The Economic Impact of the America’s CupTia Winter | 4 January 2018
The America’s Cup is a prestigious race that is held between 2 sailing squadrons. The world’s top ship designers and sailors have always been drawn to the sophisticated event, which is held between the defenders who won the previous race and a challenging team who is trying to claim the trophy for themselves. The challenging team is determined by a series of races leading up to the event.
Part of the event’s glamour and allure is the many controversies and legal disputes that it has been involved in, as everyone vies for a chance to lift the beautiful trophy that is known affectionately as the “Auld Mug”.
The 35th edition of the America’s Cup has just been completed, and the Royal New Zealand Yacht Squadron are the new defenders. The 36th America’s Cup is scheduled for the early part of 2021, with the title being channelled by Italian team Circolo della Vela Sicilia, represented by Luna Rossa Challenge.
Location of the 36th America’s Cup
Defenders are usually the automatic hosts for the next America’s Cup, which would make New Zealand the location for the next event. This is a huge matter of pride for the Kiwis, with Grant Dalton, Team New Zealand Chief Executive Officer, going as far as saying the only reason they challenged Bermuda in the 35th Cup was to bring the race back to New Zealand.
Having said that, however, Dalton also acknowledged that there was nothing definitively planned as yet. The idea is for the race to be held somewhere in Auckland, where the waterfront site would make the perfect stage for spectators to watch the finish, and for all the bustling activity that accompanies the Cup to be held. As it stands now, there are various plans that could be put into place for getting Auckland ready, but no specific decisions have been made.
The deadline for Auckland to prove that it is on track for building capacity for the America’s Cup event is 30 August 2018. If the organisers fail to meet this, the race will be relocated to Italy, home of the challengers. However, this is the last thing that the team or the event managers want, and they’ll go all-out to ensure that it doesn’t happen.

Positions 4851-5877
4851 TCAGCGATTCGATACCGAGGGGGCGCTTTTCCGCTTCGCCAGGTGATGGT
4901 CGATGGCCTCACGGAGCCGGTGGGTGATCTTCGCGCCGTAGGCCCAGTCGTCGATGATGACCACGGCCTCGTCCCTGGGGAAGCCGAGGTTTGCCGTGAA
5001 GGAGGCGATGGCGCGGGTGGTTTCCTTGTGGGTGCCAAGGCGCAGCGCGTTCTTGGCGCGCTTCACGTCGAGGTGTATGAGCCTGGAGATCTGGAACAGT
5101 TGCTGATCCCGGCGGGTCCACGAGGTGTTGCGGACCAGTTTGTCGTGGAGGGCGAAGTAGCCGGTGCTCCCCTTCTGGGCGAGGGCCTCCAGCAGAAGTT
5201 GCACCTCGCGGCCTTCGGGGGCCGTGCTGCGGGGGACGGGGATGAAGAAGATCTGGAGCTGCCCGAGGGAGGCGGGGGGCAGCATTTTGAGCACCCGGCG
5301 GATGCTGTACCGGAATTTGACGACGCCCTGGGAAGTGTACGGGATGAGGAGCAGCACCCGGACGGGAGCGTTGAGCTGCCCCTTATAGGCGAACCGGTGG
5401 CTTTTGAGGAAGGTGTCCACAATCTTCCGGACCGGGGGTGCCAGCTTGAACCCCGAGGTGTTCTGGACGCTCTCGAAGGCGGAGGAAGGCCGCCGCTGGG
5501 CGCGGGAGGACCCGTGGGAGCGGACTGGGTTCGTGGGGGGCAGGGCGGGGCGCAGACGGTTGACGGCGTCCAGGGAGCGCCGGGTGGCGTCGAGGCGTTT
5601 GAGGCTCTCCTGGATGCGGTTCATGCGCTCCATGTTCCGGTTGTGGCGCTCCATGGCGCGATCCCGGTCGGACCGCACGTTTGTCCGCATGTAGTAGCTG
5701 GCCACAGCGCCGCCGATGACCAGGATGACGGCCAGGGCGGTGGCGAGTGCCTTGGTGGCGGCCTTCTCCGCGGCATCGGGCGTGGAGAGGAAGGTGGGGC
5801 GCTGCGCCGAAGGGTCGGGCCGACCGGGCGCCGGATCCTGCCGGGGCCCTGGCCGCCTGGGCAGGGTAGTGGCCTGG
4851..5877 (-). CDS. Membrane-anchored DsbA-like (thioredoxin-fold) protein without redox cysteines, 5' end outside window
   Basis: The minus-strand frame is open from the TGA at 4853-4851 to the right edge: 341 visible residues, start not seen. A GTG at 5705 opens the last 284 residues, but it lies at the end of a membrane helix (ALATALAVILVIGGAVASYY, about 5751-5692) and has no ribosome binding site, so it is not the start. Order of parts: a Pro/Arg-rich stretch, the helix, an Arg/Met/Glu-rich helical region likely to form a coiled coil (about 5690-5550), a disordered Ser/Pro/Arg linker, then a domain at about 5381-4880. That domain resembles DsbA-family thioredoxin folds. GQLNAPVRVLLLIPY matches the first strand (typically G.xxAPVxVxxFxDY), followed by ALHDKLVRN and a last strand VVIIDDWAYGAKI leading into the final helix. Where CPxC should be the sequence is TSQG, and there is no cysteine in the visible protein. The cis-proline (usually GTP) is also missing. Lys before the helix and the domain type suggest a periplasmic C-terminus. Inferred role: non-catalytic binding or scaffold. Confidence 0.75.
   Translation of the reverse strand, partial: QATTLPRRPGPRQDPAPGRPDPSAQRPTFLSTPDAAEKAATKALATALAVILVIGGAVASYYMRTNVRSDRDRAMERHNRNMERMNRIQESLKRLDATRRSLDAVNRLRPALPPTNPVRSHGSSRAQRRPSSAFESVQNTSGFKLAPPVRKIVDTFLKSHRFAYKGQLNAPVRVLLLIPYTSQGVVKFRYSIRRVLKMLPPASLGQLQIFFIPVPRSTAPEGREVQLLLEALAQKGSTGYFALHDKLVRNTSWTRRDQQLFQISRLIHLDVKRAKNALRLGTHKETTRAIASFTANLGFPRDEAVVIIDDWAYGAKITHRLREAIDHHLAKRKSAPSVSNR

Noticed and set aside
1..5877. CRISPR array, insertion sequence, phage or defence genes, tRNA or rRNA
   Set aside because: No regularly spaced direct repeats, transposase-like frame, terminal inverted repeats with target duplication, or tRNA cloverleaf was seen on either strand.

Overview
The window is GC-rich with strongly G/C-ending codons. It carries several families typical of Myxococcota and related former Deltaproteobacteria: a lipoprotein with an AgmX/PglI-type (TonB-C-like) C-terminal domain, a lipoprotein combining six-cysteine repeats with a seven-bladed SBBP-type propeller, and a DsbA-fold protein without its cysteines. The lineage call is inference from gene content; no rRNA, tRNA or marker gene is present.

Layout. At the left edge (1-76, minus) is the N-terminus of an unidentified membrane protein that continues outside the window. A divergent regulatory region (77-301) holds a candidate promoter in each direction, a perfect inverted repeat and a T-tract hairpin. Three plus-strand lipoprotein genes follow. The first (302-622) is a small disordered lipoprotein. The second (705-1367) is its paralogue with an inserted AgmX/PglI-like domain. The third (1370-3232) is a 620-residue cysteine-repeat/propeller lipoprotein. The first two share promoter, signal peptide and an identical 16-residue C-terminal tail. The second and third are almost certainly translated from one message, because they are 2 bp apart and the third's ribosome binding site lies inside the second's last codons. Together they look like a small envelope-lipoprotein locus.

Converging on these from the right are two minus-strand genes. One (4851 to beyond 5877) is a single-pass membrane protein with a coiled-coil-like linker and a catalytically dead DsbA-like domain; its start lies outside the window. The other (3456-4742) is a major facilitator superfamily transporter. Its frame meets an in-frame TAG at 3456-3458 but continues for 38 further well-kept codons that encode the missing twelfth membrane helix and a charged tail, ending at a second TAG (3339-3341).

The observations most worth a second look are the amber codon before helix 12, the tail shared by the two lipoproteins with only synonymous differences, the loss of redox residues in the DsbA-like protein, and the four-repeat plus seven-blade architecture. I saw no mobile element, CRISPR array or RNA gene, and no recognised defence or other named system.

The America’s Cup Always Brings Prosperity
Bermuda generated a huge profit on the America’s Cup this year, with profits of NZ$483 to show for their efforts. New Zealand is hoping to mount a similar display, and the infrastructure is expected to be much better than it was when the event was last held in Kiwi waters, in 2003. In the words of Steve Armitage, one of the general managers with Auckland Tourism, Events and Economic Development, "We need to move at a speed that we are not renowned for - but we believe it is doable".
The dividends if it does indeed prove “doable” are hard to overemphasise. Land-based, online and mobile bookmakers should make a killing, as national pride gooses up the numbers of those interested in watching and betting on the event. The 2003 activities are estimated to have brought in 8100 permanent jobs, and the figure could be even higher this time around. The 2003 event was, after all, the catalyst for the waterfront transformation that Aucklanders are still benefitting from all these years later. In light of that, it seems only fitting for the waterfront to be the hub of this 2021 Cup.
Accommodation and the overall hospitality industry is also expected to see a huge surge in profits, to the extent that there may not be enough traditional hotel accommodation for all visitors. However, smaller operations such as Airbnb offers are expected to easily pick up any slack and allow private citizens to pocket a little profit here too. Overall tourism in New Zealand should also do very well; many people will be making quite a journey to see the illustrious race and will no doubt try to get a full holiday out of the trip.
The outlay for the country will also be substantial, and is said to be sitting around NZ$190 million at the moment. However, many people say that is should be considered a serious investment that will pay back handsome rewards over time. Prime Minister Jacinda Ardern has given interviews in which she is clearly thrilling at the prospect of the Auld Mug being raised in New Zealand in 2021, but she has yet to commit the government to any funding contributions.
Funding shortfalls could hopefully be made up by syndicates and regatta organisers, as was the recent case in Bermuda. In the end. New Zealand citizens and sailors are hoping that however it happens, the race culminates in their beautiful waters. The country has until the end of August 2018 to formulate a plan, start acting on it and show enough progress to keep them as the host, so there’s every reason to hope that they will.